Veamy: an extensible object-oriented C++ library for the virtual element method

Features:

Free and open source C++ library that implements the virtual element method. The first release of this library allows the solution of 2D linear elastostatic problems.

  • Includes its own mesher based on the computation of the constrained Voronoi diagram. The meshes can be created in arbitrary domains, with or without holes, with procedurally generated points.
  • Meshes can also be read from OFF-style text files (an example can be found in the test folder).
  • Allows easy input of boundary conditions by constraining domain segments and nodes.
  • The results of the computation can be either written into a file or used directly.
  • PolyMesher meshes and boundary conditions can be read straightforwardly in Veamer to solve 2D linear elastostatic problems.

Author

Catalina Alvarez – Master’s Student, Department of Computer Science, Universidad de Chile / B.Sc. Student, Department of Mechanical Engineering, Universidad de Chile.

Supervisors

Nancy Hitschfeld-Kahler – Associate Professor, Department of Computer Science, Universidad de Chile.

Alejandro Ortiz-Bernardin – Assistant Professor, Department of Mechanical Engineering, Universidad de Chile.

Collaborators

Alessandro Russo – Professor, Department of Mathematics and Applications, Università degli Studi di Milano-Bicocca.

Rodrigo Silva-Valenzuela – Master’s student, Department of Mechanical Engineering, Universidad de Chile.

Edgardo Olate-Sanzana – Master’s student, Department of Mechanical Engineering, Universidad de Chile.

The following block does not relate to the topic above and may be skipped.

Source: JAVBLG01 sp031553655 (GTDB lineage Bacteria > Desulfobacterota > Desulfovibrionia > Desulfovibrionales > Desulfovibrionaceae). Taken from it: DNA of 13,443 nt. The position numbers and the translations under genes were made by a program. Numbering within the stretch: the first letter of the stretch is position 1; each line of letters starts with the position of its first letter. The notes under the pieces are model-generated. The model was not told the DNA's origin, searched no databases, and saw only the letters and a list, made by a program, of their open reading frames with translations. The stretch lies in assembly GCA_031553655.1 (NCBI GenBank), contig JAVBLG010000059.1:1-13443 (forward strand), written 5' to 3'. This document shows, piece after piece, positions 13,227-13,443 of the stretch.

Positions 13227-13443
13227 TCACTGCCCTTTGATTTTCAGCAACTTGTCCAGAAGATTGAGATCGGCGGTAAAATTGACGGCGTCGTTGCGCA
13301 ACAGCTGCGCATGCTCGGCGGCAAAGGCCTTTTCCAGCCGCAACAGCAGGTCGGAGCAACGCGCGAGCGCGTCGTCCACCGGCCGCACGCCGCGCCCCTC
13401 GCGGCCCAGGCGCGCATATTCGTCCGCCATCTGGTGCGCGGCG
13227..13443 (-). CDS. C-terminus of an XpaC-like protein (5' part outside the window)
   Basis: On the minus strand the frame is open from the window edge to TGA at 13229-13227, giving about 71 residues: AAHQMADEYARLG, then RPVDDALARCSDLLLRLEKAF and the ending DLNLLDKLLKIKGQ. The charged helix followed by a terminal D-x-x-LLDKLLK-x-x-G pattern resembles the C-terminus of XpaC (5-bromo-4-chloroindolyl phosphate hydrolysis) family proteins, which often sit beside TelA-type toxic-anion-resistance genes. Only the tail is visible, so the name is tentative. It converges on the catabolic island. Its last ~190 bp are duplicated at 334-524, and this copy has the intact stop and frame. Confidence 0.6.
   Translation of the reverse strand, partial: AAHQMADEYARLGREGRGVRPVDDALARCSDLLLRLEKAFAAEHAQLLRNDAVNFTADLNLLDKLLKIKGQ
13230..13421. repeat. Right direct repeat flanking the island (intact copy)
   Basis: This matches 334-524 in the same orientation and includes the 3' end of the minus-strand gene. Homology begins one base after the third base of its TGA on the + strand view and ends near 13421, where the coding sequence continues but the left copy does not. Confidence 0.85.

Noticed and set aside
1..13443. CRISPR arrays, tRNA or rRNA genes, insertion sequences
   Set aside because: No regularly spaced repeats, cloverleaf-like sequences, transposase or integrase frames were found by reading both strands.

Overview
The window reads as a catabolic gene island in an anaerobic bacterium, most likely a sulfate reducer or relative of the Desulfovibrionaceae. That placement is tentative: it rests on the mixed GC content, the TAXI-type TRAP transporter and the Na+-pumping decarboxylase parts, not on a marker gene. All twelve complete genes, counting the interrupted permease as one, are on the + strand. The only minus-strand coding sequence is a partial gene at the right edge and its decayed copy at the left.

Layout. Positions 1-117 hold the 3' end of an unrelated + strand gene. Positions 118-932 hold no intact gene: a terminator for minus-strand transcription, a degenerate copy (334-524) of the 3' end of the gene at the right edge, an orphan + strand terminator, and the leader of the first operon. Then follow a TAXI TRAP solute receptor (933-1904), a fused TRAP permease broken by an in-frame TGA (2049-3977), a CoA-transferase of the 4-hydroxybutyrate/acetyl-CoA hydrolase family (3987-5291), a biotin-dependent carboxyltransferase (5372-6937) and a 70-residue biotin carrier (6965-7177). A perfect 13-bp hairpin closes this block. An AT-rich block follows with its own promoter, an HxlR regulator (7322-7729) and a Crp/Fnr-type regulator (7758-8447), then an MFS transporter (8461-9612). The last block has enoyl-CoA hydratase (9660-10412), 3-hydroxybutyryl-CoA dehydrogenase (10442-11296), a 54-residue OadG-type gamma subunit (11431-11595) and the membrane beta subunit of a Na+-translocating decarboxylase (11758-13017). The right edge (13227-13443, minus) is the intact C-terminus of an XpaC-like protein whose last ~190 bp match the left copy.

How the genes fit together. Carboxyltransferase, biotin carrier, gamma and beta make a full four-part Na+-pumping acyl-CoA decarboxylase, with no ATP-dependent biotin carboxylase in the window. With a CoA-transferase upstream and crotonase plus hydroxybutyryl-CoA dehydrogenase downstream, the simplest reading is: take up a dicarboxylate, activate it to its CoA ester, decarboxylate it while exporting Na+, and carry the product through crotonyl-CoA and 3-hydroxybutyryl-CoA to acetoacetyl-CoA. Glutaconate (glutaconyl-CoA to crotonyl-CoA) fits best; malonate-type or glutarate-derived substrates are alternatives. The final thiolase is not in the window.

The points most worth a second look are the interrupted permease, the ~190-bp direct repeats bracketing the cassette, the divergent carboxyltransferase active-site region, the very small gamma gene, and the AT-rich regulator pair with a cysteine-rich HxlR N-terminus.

Installation

For Linux:

  • Download the source code and unpack it.
  • Download Triangle, and obtain the callable triangle.o object. Follow the documentation and use:
     make trilibrary 
  • Move the file to the triangle folder inside the lib/mesher folder.
  • Once in the directory of the library, create the build folder.
  • Inside the build folder:
    cmake ..
    make

For Windows:

  1. Install Cmake for Windows and MinGW/Cygwin.
  2. Download the source code and unpack it.
  3. Download Triangle, and obtain the callable triangle.o object. There are various ways to do this, but the recommended one is to use MinGW (32 or 64 depending on your system), and use the mingw-gcc executable:
     mingw-gcc -O -DNO_TIMER -DTRILIBRARY -c -o triangle.o triangle.c 
  4. Move the file to the triangle folder inside the lib/mesher folder.
  5. Once in the directory of the library, create the build folder.
  6. Inside the build folder, using the Command Line:
    cmake -G "MinGW MakeFiles" ..
    mingw32-make

Usage example

The complete procedure to compute the displacements using Virtual Element Method requires:

  1. If using the included mesher: create the domain and the input points, and then call the meshing procedure:
    std::vector points = {Point(0,0), Point(1,0), Point(1,1), Point(0,1)};
    Region region(points); 
    region.generateSeedPoints(PointGenerator(functions::random_double(), functions::random_double()), 10, 10);
    TriangleMeshGenerator generator (region.getSeedPoints(), region);
    PolygonalMesh mesh = generator.getMesh();
    mesh.printInFile("mesh.txt");
  2. Create a boundary conditions container and fill it as desired:
    EssentialConstraints e; NaturalConstraints n;
    PointSegment leftSide (Point(0,0), Point(0,1));